Archive for September, 2013

Snail Power!

Posted: September 14, 2013 in Molluscs

Welcome to another episode of Horrific Animals of the World. This one contains, as usual, a romantic scene, a discussion on the uses of condoms in farming, venomous snails, tropical beaches and neurotoxins. Using all the above words in the same sentence has now probably got us onto all sorts of government watchlists.

So pretty standard, really.

Imagine that you are striding along with your significant other, on a warm, sunny evening, upon a sun kissed beach somewhere along the Indo-Pacific Ocean. The waves are lapping gently against the white sands; occasionally revealing submerged coral reefs. Palm trees wave slightly in the light, cooling breeze; and you and your loved one are at peace with yourselves, with each other, and with the world. Of course, the key word here is ‘imagine’, because in all likelihood you are reading this in Britain, which last had a warm, sunny evening in 1968.

The British version of the above scene. If you’re lucky.

You see a brightly coloured shell in the crystal clear waters, and, laughing, you bend down to pick it up, to present it to your beloved. It then immediately stings him or her, possibly lethally. This is – generally – considered a bit of a deal breaker when it comes to relationships.The problem was that you picked up a cone snail, Conus (also sometimes called Gastridium) geographus, and this snail is perhaps the most venomous snail in the entire world. (Is that even an award? Ed.)

Probably not worth breaking up with someone for. Or killing them.

Like all cone snails, C. geographus has the nifty little trick of stinging its prey with a harpoon loaded with toxins. This is done by a modified tooth, which when not in use is stored in an organ called the radular sac. Venom is then pushed into these modified teeth. When a prey animal (in the case of C. geographus, a small fish) is detected, a long tube called the probosis is extended towards the fish. The poison tooth is then ‘fired’ by muscular contractions, usually into the fishes gills, killing it pretty much instantly. C. geographus appears to use the ‘net hunting’ approach, in which small fish which wander into the snail’s mouth are eaten (Johnson and Stablum 1971, http://www.youtube.com/watch?v=qxw-8GYy_gY ). Other cone snails use a ‘hook and line’ method, shooting a harpoon towards a prey animal and then reeling it in.

Now, hopefully, your beloved is not a fish. Or even a mermaid. However, the problem is that these cone snails are extravagantly toxic; as in they can kill a person just as well as they can kill a fish. The common explanation for this is that because fish are fast moving, and snails are…well, not, a large dose of poison is needed to kill the fish instantly, before it escapes. However, Johnson and Stablum, who did the first studies of the feeding behaviour of this particular cone snail, speculate that the reason why these cone snails are so toxic is that it is actually for defence. Against what, they didn’t specify, so we are forced to assume that some awful hybrid of a shark and octopus lurks in the deeps, feeding exclusively on cone snails.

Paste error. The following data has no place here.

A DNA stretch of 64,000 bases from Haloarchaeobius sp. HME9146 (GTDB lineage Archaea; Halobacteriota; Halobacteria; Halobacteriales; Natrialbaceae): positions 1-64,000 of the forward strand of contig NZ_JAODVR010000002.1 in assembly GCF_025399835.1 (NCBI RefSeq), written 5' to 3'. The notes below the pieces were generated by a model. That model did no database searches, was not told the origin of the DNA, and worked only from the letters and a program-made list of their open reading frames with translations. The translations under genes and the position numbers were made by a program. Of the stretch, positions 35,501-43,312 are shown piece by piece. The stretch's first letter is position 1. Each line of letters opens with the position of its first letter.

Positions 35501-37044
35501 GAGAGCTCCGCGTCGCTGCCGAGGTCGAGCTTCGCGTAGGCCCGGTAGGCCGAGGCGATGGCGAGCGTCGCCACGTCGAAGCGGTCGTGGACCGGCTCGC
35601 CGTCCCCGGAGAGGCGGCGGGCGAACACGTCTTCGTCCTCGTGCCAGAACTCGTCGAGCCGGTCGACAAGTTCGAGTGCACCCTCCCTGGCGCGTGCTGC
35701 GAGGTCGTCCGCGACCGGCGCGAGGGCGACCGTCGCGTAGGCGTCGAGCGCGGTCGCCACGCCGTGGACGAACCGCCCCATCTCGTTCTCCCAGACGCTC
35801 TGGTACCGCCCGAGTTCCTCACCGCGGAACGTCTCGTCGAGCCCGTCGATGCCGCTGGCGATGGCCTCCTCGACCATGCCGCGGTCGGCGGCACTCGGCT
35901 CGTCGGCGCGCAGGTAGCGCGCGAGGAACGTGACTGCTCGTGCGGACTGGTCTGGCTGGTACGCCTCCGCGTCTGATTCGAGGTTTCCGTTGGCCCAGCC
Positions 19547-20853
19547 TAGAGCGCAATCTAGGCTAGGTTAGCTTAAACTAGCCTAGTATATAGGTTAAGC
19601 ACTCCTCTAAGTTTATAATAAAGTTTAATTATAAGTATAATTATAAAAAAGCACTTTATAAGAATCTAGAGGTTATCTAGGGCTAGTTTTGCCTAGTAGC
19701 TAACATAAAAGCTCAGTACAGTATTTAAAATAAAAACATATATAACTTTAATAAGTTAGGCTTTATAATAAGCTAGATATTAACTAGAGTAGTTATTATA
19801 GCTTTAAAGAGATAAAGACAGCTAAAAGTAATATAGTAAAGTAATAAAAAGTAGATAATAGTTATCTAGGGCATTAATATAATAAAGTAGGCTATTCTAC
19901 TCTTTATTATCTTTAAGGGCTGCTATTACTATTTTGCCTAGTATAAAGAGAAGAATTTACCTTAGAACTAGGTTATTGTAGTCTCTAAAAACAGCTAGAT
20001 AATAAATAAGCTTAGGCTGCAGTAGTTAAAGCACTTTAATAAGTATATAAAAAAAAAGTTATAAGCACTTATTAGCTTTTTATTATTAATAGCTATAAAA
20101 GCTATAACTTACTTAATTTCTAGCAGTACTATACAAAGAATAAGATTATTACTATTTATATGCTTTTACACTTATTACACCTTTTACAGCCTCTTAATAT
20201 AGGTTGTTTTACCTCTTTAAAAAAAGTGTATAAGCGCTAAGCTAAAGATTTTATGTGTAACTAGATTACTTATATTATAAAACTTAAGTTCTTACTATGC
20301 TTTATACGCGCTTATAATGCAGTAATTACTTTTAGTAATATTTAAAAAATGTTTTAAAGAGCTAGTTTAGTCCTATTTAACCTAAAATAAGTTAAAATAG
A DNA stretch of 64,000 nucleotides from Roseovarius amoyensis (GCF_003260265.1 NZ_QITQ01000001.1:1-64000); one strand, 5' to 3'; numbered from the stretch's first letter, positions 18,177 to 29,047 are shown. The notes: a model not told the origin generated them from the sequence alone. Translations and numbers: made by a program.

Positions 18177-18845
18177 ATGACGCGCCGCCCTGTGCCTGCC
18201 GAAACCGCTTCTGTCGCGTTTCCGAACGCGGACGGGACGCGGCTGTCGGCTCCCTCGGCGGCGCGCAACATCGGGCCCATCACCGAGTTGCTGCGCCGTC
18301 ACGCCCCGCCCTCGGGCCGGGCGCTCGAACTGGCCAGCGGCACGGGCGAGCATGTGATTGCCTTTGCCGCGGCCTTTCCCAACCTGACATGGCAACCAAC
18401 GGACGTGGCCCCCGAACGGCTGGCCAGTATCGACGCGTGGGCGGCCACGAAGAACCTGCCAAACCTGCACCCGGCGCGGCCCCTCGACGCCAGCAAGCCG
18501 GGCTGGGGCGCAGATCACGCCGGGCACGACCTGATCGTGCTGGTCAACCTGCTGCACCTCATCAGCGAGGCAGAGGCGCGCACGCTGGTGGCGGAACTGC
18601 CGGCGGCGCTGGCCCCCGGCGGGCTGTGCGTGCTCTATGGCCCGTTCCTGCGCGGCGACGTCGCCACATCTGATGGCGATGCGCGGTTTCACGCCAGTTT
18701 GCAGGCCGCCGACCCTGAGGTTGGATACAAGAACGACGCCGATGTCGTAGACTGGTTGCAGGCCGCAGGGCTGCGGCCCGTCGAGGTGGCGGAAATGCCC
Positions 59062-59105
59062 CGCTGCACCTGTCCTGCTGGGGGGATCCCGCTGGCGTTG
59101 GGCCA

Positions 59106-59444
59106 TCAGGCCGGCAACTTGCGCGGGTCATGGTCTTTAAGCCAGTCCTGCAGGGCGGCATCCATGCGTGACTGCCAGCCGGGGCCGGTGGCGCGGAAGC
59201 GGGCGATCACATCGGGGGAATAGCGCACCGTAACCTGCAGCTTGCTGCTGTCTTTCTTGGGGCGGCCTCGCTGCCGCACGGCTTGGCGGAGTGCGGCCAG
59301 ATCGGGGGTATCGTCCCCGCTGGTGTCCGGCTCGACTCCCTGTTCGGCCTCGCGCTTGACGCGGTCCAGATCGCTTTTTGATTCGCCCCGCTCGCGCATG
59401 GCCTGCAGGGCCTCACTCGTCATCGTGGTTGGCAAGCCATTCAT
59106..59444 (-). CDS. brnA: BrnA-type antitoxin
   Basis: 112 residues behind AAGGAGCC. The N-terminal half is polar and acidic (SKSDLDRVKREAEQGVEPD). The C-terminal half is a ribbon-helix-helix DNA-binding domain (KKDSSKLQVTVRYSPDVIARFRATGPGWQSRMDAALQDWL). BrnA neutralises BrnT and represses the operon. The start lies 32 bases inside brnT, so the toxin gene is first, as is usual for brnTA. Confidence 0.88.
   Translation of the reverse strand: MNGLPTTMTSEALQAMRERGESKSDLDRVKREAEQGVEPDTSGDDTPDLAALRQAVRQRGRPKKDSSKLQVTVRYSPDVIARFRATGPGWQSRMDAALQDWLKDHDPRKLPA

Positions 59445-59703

As studied in this highly respected scientific documentary.

Now, the good news is that a sting is not always fatal. That said, there are at least thirty cases (Nelson 2004) of deaths on record due to snail stings, which we can’t help but feel must be one of the most embarrassing, none-sexual things to have on your death certificate ever. There is no specific anti-venom, and treatment mainly appears to consist of just keeping you alive whilst your body breaks down the many, many, many, many, many toxins you have been injected with (http://animals.nationalgeographic.co.uk/animals/invertebrates/geographers-cone-snail).

Whilst most animals are content with having one or two major toxins in their bites or stings, the average cone snail has between 50 and 200 neurotoxins (Hu et al 2012); exactly which toxins are produced in what amounts appears to vary throughout the animal’s life. Together, these toxins block all sorts of vital receptors and channels vital for the continued function of your nervous system. Various experiments have shown that different toxins will make a mouse do anything from go straight to sleep, to shake, to run around in circles, to just shake its head. The sting also appears to contain a powerful painkiller, which at least means you may not be in screaming agony as your entire nervous system rapidly seizes up.

In fact, cone snails may be a boon for science in more ways than simply allowing scientists to take intriguing, snail based revenge. Since there are so many neurotoxins present, cone snail venom provides a rich source of potential new drugs and treatments (for example a painkiller more powerful than morphine, but without all the side effects of getting addicted); in addition to allowing scientists to be very, very specific in exactly which parts of the nervous system they can block. Indeed, some species of cone snails are now being farmed especially for their venom, with condoms being used as a vital part of this venom farming (Nelson 2004), despite the fact that asking for several dozen venomous snails, a fishtank and a pack of condoms will usually lead to a long series of hard, puzzled and unsympathetic stares.

Proof, yet again, that screaming β€œFOR SCIENCE!” excuses anything.

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